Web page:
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Noise variance

Started by cpshah99 February 17, 2008
Hi 

In soft demapper, we need either value of SNR or noise variance sigma. Now
in real time we do not know both of these. 

And lets say that we know variance of white noise but as the signal passes
through equaliser, we get filtered noise with different variance. So how to
find variance of filtered noise.

Help in this respect will be greatly appreciated.

Thanks
Chintan 

cpshah99 wrote:

> Hi > > In soft demapper, we need either value of SNR or noise variance sigma.
It depends.
> Now > in real time we do not know both of these.
In real time we can now both of these althoigh we generally don't need it.
> And lets say that we know variance of white noise but as the signal passes > through equaliser, we get filtered noise with different variance. So how to > find variance of filtered noise.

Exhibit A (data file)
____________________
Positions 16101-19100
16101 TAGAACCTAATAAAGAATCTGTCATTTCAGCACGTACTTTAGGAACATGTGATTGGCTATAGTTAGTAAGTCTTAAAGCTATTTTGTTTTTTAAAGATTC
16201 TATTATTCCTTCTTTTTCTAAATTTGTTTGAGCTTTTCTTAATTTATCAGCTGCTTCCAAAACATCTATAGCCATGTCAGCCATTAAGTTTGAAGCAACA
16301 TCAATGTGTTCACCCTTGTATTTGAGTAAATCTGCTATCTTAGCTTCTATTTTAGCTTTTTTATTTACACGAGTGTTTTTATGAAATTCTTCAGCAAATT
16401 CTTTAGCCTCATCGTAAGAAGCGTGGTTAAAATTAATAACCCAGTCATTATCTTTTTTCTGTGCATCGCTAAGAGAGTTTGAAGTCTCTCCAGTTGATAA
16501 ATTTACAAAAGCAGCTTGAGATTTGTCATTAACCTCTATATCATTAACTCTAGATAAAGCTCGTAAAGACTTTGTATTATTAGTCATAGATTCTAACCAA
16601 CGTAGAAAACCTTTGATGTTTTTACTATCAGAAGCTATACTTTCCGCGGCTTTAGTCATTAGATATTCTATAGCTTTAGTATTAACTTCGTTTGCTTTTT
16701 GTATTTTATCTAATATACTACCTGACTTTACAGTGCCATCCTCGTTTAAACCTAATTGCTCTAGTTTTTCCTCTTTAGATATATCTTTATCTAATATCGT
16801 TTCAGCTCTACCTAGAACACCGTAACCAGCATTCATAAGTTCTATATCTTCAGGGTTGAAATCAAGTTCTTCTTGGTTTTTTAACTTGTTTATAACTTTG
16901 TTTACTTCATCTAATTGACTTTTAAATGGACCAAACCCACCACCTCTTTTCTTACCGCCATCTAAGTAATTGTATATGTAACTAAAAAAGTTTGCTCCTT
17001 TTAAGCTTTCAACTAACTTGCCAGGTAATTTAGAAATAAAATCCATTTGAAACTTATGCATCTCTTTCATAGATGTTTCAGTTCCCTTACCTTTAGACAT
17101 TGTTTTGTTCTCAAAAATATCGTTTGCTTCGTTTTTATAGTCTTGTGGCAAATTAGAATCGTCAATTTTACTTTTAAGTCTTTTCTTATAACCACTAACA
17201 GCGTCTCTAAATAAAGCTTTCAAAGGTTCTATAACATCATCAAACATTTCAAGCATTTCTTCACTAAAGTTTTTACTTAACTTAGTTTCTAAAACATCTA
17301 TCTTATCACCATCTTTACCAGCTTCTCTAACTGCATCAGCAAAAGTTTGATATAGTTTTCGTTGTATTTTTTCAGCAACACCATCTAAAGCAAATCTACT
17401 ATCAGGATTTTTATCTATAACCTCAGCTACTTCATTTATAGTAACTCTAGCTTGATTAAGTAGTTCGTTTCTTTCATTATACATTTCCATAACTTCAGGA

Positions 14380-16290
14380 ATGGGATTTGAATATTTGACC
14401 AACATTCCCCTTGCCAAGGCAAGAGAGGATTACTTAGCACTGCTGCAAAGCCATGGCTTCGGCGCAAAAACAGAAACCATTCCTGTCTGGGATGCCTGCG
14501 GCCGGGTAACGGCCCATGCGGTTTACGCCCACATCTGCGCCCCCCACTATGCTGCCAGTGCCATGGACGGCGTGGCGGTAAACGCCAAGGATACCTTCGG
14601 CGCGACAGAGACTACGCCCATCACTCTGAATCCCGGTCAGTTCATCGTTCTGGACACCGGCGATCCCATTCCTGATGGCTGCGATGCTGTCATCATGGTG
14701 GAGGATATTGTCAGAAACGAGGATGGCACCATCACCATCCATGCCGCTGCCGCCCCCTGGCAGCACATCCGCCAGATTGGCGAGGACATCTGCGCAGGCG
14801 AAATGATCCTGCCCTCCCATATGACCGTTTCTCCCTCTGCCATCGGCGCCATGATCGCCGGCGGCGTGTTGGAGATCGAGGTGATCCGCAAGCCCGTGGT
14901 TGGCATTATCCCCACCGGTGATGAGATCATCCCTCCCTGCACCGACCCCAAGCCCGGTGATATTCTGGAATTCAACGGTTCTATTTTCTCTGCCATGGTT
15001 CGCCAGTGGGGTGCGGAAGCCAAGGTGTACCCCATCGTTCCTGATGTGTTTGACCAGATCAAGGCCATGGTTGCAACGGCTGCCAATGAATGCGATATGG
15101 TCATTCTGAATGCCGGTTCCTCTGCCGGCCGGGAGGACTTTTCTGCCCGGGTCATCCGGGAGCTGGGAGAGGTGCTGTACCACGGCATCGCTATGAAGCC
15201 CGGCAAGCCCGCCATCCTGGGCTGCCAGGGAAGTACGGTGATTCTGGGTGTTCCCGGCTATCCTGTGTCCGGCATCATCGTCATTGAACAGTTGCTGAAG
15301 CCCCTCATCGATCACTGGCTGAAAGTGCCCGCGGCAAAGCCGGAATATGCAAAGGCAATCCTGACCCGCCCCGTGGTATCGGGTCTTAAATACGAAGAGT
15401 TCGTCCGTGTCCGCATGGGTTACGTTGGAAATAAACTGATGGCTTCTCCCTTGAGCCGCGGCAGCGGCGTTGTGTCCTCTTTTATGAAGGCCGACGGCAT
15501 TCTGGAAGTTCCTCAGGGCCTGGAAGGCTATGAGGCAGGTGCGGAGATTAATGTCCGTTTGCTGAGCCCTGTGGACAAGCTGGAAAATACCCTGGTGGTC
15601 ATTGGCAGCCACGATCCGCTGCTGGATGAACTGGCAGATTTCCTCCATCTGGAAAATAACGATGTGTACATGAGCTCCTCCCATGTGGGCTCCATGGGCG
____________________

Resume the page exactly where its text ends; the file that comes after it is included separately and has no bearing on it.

Just like any other noise.
> > Help in this respect will be greatly appreciated.
How much is the great appreciation? VLV
Hi VLV

Thank you for replying. But how to find noise variance of the equalised
signal?

And why it depends for Soft Demapper?

Your help is really appreciated. :)

Thanks again.
Chintan
> > >cpshah99 wrote: > >> Hi >> >> In soft demapper, we need either value of SNR or noise variance sigma. > >It depends. > >> Now >> in real time we do not know both of these. > >In real time we can now both of these althoigh we generally don't need
it.
> >> And lets say that we know variance of white noise but as the signal
passes
>> through equaliser, we get filtered noise with different variance. So
how to
>> find variance of filtered noise. > >Just like any other noise. > >> >> Help in this respect will be greatly appreciated. > >How much is the great appreciation? > > >VLV > >